Many communities offer some kind of mediation services that are eminently useful when dealing with landlords, neighbors and about-to-be former spouses and the like. By turning down the heat, a skilled mediator saves time and money while helping the parties arrive at a solution together. The mediator’s magic is he doesn’t impose a solution. Author Douglas Noll is a self-described “lawyer turned mediator.” In writing “Elusive Peace: How Modern Diplomatic Strategies Could Better Resolve World Conflicts” he turns his mediation skills toward the pursuit of world peace, arguing the contemporary diplomats are working with an 18th century tool set that it ill-adapted to contemporary problems.
Noll speaks with an odd mix of voices, speaking variously as a historian, anthropologist, political analyst and policy wonk, as well as mediator. He writes broadly – which is one of his major strengths – as well as one of his biggest weaknesses. He is best as a historian and anthropologist, and at his worst as a foreign policy analyst.
The chapter entitled “Family, Friends and Non-Friends” shows Noll as anthropologist. He speaks directly as to why the cross-fertilization of Pastun social identity with that of Arabic Islamic fighter was so powerful. This is all the more appreciated because this take on the material was ignored by popular writers Ahmed Rashid and Lawrence Wright. Noll also speaks as a refreshingly un-academic historian, willing to connect the dots between the Jewish revolt against the Romans in 130 CE to Ehud Barak’s 1999 remarks about settlements on the West Bank. His sense of historical cause and effect serves him well.
It’s when Noll tries to speak as a foreign policy analyst that he oversteps and loses credibility. For example, statements such as “I am about to commit heresy: Sovereignty is not what it is cracked up to be” are hardly heretical. The journal Foreign Policy deals with the breakdown of the sovereign state so frequently that their Writers Guidelines state “Don’t send us any article or proposal that begins with ‘Since the end of the Cold War…’ or ‘In the wake of September 11…;’ Really. Please don’t.”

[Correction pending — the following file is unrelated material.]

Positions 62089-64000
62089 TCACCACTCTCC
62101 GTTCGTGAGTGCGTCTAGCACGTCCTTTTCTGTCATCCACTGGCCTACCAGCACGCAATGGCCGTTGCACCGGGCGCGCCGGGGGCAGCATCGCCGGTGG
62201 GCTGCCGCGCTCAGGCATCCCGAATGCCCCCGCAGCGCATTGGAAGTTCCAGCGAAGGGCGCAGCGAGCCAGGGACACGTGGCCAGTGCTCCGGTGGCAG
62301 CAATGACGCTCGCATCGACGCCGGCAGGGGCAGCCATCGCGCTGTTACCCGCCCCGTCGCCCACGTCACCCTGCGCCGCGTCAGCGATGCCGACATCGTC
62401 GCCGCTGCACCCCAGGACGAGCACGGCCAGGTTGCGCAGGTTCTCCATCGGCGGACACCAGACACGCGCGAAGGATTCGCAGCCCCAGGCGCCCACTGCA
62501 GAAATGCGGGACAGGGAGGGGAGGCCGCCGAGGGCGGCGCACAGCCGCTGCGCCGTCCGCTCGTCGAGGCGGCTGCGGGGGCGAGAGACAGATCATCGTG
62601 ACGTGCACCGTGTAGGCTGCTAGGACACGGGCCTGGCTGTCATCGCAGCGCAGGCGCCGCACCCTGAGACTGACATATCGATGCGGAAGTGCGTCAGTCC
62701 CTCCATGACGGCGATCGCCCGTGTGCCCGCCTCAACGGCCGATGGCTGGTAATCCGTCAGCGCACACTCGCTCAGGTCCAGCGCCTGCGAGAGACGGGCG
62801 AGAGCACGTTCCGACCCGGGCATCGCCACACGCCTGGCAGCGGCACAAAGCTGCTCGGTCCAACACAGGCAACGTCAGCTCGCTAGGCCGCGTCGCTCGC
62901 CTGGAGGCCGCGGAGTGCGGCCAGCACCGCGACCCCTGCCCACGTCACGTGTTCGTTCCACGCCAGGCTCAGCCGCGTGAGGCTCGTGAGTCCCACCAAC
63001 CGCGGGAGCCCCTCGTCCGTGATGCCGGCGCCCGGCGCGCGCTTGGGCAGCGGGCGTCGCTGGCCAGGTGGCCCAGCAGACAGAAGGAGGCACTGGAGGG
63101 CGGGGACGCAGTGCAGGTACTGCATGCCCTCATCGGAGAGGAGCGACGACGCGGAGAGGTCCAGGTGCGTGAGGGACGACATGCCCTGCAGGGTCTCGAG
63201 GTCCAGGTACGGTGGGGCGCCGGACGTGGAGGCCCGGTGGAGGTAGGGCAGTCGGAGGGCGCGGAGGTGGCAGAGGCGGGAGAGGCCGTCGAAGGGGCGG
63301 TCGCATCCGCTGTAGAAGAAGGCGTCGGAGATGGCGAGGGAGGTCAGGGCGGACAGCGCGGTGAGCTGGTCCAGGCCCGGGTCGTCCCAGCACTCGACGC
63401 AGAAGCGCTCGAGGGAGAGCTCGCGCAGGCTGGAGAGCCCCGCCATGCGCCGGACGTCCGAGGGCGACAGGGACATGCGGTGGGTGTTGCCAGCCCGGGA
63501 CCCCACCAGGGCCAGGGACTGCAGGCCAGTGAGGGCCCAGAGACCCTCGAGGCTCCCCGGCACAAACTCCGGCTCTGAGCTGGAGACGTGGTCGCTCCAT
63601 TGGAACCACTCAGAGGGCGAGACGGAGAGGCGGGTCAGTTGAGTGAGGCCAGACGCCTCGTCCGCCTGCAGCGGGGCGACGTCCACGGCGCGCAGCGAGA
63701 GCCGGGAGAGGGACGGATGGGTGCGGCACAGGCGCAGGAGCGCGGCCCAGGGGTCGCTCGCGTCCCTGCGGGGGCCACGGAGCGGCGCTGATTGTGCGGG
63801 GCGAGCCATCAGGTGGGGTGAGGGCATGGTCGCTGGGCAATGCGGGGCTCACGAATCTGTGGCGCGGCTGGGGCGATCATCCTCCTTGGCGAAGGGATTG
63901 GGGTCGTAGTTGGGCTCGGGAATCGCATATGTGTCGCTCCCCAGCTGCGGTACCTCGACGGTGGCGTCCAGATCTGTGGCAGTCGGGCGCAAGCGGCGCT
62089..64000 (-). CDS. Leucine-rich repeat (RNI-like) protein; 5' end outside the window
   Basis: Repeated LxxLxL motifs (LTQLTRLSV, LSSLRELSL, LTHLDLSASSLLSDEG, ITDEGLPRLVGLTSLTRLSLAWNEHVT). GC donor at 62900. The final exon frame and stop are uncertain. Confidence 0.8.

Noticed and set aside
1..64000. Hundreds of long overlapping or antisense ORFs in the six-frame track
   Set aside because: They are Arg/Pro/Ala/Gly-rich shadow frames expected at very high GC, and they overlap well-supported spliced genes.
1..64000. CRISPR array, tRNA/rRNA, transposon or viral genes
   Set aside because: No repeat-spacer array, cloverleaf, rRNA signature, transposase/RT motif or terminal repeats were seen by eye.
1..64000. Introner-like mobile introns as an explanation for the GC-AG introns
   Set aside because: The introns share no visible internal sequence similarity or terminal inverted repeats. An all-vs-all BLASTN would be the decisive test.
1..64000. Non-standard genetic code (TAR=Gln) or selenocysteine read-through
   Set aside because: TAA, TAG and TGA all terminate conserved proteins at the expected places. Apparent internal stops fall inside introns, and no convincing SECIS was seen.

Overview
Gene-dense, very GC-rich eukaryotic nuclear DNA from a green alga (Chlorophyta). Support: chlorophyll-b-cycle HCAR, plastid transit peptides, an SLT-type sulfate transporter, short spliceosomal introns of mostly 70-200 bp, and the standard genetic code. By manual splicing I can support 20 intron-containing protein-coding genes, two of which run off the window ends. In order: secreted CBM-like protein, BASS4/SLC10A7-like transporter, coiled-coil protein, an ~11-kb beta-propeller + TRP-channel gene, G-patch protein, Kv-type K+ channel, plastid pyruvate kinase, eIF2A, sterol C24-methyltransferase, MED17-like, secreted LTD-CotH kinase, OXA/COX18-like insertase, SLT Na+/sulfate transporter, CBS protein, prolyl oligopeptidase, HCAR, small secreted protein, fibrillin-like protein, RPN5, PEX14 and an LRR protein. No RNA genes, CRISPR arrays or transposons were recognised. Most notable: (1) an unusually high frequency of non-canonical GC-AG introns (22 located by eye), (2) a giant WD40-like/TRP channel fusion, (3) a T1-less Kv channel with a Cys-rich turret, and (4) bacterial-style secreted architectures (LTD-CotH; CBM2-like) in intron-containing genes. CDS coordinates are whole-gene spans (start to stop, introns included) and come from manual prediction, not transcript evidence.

While many of his stories about mediation between individuals are fascinating (and some of his stories, such as the one that described mediation efforts between individual Israeli and Palestinian women, are insightful in extremis) he is unconvincing when he speaks about mediated agreements between peoples. The deaths of Anwar Sadat and Yitzhak Rabin leave a gaping scar across the Mideast, illustrating the price paid by successful peacemakers. The techniques Noll proposes offer no security to the very real risks paid by the successful peacemaker, and nor do they point to how mediating agreements between leaders give rise to agreements between peoples.
This criticism aside, Noll’s intellectual honesty is refreshing, as he also speaks to the limitations of mediation. For example, he writes “While mediation properly conducted can product amazing results, its effectiveness is limited by the motivations of the parties. Sometimes, the most that can be expected is a mediated conversation between the parties, not a negotiated agreement. Sometimes violence must be met with violence.”
Criticisms aside, Noll’s contribution is one of the few flickers of hope on an otherwise grim horizon. For that in itself, it is valuable.
Elusive Peace: How Modern Diplomatic Strategies Could Better Resolve World Conflicts
3 out of 5 stars
By Douglas E. Noll
Prometheus Books Publishing, Inc.